3. Watch out for yourself
Even the best, most resilient caregivers can become overly stressed, depressed, or even physically ill. Realize that you may experience symptoms that you’re not used to, and you may have to be kinder to yourself than normal. Caregivers can experience:
- Fatigue and/or trouble sleeping
- Depression and/or hopelessness
- Physical sickness
- Lack of interest in personal hygiene/self-care
- Being unusually irritable/short-tempered
These are signs that you may need help. If you don’t feel confident checking in with your own well-being (or are too overwhelmed to do so) check out the Caregiver Distress Checklist if you need a second opinion. Know that it’s okay to feel overwhelmed and display some of the above symptoms. There are people who can help. Which brings us to our next point…
4. Know your resources
Whether you need major help or just a fellow caregiving to talk to, there are resources out there! Your loved one’s medical team is the best place to get tips on how to care for your charge, but there are specialized caregiver resources too! Try these tips:
- Check out a support group. The American Cancer Society has a great variety of tips and resources on how to cope. You can find a 24 support line, information about patient lodging, or even create your own website to build your own support community.
- Pick up a phone. Prefer to speak to someone in person? You can also call the American Cancer Society (click this link for the number) and someone will be able to connect you with the most appropriate resources.
- Read the caregiver resource guide.
- Read encouraging stories and share your own. These stories might just give you the boost you need!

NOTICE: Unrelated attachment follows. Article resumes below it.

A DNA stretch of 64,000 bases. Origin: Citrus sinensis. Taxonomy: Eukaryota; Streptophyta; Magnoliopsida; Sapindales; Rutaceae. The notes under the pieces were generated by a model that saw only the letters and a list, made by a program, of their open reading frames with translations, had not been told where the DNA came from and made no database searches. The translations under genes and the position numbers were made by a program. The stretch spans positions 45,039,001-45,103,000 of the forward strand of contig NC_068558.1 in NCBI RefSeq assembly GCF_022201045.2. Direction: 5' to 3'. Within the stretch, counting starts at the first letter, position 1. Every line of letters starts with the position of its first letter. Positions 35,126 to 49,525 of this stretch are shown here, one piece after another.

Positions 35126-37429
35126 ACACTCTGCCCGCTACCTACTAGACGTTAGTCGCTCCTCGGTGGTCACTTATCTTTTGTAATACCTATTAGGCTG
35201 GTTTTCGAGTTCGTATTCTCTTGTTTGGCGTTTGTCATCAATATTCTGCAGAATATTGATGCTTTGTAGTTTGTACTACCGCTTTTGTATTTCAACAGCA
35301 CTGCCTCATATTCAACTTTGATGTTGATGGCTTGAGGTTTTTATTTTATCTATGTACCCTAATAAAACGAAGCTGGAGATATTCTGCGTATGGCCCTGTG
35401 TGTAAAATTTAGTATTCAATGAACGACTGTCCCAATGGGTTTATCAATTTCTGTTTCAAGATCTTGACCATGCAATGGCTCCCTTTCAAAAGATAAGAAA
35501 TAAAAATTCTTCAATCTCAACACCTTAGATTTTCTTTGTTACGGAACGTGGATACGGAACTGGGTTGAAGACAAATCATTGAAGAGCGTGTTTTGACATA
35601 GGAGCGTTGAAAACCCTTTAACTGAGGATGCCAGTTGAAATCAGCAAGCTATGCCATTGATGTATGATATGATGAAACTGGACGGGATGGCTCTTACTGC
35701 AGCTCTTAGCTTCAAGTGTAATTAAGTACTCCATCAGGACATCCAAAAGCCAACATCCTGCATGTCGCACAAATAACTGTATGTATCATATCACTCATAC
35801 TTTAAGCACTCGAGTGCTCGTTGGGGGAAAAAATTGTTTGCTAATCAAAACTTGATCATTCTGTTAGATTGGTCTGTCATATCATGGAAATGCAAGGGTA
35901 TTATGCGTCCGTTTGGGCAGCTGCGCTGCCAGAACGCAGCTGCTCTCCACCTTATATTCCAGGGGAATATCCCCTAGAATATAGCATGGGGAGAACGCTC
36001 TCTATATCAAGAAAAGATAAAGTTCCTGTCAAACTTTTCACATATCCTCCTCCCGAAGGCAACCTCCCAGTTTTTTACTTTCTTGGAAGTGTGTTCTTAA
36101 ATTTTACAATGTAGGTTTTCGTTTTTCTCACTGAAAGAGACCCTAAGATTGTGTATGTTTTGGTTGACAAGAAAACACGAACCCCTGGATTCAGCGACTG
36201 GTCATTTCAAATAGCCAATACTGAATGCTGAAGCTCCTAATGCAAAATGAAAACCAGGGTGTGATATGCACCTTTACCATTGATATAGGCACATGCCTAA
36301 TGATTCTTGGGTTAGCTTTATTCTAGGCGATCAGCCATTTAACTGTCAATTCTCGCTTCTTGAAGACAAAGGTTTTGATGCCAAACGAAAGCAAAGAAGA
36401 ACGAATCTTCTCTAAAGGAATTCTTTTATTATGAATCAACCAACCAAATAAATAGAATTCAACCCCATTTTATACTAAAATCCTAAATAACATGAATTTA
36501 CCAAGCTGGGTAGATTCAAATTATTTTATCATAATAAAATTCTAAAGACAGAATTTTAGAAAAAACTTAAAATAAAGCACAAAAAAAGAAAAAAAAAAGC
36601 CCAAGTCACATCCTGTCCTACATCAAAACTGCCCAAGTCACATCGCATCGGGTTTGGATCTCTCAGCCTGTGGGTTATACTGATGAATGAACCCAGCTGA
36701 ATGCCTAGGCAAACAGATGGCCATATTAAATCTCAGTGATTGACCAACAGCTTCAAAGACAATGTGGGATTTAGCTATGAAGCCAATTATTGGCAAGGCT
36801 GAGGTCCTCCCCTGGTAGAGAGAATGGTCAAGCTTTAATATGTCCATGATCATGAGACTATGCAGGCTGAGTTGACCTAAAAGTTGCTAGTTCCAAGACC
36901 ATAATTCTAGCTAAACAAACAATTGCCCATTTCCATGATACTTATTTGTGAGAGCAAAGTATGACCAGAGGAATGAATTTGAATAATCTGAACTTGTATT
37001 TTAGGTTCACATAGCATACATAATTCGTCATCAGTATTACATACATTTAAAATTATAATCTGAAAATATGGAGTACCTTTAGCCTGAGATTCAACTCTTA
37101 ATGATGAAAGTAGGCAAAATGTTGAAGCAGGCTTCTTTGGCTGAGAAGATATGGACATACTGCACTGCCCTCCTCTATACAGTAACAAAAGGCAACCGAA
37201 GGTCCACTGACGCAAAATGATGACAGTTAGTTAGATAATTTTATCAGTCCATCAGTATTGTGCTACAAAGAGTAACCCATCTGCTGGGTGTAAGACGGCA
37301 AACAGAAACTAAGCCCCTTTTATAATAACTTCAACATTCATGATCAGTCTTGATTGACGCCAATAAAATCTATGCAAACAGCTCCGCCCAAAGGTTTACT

- Look into respite care. Respite caregivers, either people you know or a professional service, can provide you with a break while still ensuring your loved one gets good care. You can check in with your loved one’s health insurance to see if they have recommendations, or do an online search in your area.
5. Accept Imperfection
Perfection is a lofty goal, and aiming for perfection is an excellent way to set yourself up for disappointment. Chances are that if you’re caring for someone through a long and difficult illness, you will come to a point where you feel you’ve failed in some way. Perhaps you spoke out of frustration, weren’t able to keep a good attitude, or even made a mistake with medication. Please, be kind to yourself. Apologize if you need to, and be sure to forgive yourself. Everyone makes mistakes, especially when we’re stressed and emotional. The bravest, and best, thing to do is to take a breath and keep moving forward.
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Katie Taylor started writing in 5th grade and hasn't stopped since. Her favorite place to pen a phrase is in front of her fireplace with a cup of tea, but she's been known to write in parking lots on the backs of old receipts if necessary. She and her husband live cozily in the Pacific Northwest enjoying rainy days and Netflix.